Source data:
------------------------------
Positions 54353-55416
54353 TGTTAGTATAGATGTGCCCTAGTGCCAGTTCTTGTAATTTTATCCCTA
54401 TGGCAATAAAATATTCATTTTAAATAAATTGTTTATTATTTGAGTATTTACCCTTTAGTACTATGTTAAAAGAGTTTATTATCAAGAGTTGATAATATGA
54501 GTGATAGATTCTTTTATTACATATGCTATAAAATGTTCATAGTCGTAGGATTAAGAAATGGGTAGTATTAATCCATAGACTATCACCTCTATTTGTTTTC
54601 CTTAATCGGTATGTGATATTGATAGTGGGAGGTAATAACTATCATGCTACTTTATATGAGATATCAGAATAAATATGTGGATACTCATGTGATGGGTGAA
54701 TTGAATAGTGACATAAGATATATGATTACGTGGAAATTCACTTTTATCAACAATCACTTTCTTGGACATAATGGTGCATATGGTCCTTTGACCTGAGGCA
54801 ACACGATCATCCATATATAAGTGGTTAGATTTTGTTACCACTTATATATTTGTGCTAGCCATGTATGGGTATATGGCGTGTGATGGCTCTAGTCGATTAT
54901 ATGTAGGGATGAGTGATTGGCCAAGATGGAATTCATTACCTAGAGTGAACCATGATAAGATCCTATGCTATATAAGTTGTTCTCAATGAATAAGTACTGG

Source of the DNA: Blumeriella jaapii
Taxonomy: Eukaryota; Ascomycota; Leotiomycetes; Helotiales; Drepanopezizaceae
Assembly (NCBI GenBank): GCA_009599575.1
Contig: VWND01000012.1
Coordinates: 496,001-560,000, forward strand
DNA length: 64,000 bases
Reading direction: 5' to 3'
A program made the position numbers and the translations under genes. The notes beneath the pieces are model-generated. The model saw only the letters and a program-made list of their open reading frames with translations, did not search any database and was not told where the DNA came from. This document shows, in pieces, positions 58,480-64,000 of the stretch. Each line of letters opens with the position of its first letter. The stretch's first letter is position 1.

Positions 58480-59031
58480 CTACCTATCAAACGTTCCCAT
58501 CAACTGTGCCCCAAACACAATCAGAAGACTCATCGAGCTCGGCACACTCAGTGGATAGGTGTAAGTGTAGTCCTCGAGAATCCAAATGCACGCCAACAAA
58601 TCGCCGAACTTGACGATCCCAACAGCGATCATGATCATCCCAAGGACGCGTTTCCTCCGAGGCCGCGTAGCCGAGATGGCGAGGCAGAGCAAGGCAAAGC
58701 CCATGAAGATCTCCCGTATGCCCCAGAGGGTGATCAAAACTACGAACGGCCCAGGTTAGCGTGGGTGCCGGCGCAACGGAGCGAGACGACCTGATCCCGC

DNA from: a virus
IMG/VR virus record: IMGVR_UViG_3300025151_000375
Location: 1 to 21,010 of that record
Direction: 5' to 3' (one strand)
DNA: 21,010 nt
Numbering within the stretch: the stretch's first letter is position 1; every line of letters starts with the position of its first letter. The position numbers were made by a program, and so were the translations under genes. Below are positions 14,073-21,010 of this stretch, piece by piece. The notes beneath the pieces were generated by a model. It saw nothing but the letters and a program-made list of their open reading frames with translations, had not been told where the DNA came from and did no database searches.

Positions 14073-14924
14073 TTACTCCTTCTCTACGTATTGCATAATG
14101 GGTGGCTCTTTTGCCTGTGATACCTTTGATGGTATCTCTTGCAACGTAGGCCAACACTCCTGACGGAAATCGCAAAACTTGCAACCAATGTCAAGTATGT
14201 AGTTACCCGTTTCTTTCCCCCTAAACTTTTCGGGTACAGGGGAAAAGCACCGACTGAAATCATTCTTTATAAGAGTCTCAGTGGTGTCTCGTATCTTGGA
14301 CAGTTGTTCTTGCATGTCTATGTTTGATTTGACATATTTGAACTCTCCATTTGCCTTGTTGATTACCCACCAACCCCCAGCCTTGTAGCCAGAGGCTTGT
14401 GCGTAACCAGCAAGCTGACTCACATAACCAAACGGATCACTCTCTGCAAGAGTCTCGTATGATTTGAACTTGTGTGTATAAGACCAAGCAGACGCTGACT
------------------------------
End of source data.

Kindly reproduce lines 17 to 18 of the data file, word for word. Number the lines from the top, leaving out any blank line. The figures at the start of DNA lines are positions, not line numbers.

Positions 58480-59031
58480 CTACCTATCAAACGTTCCCAT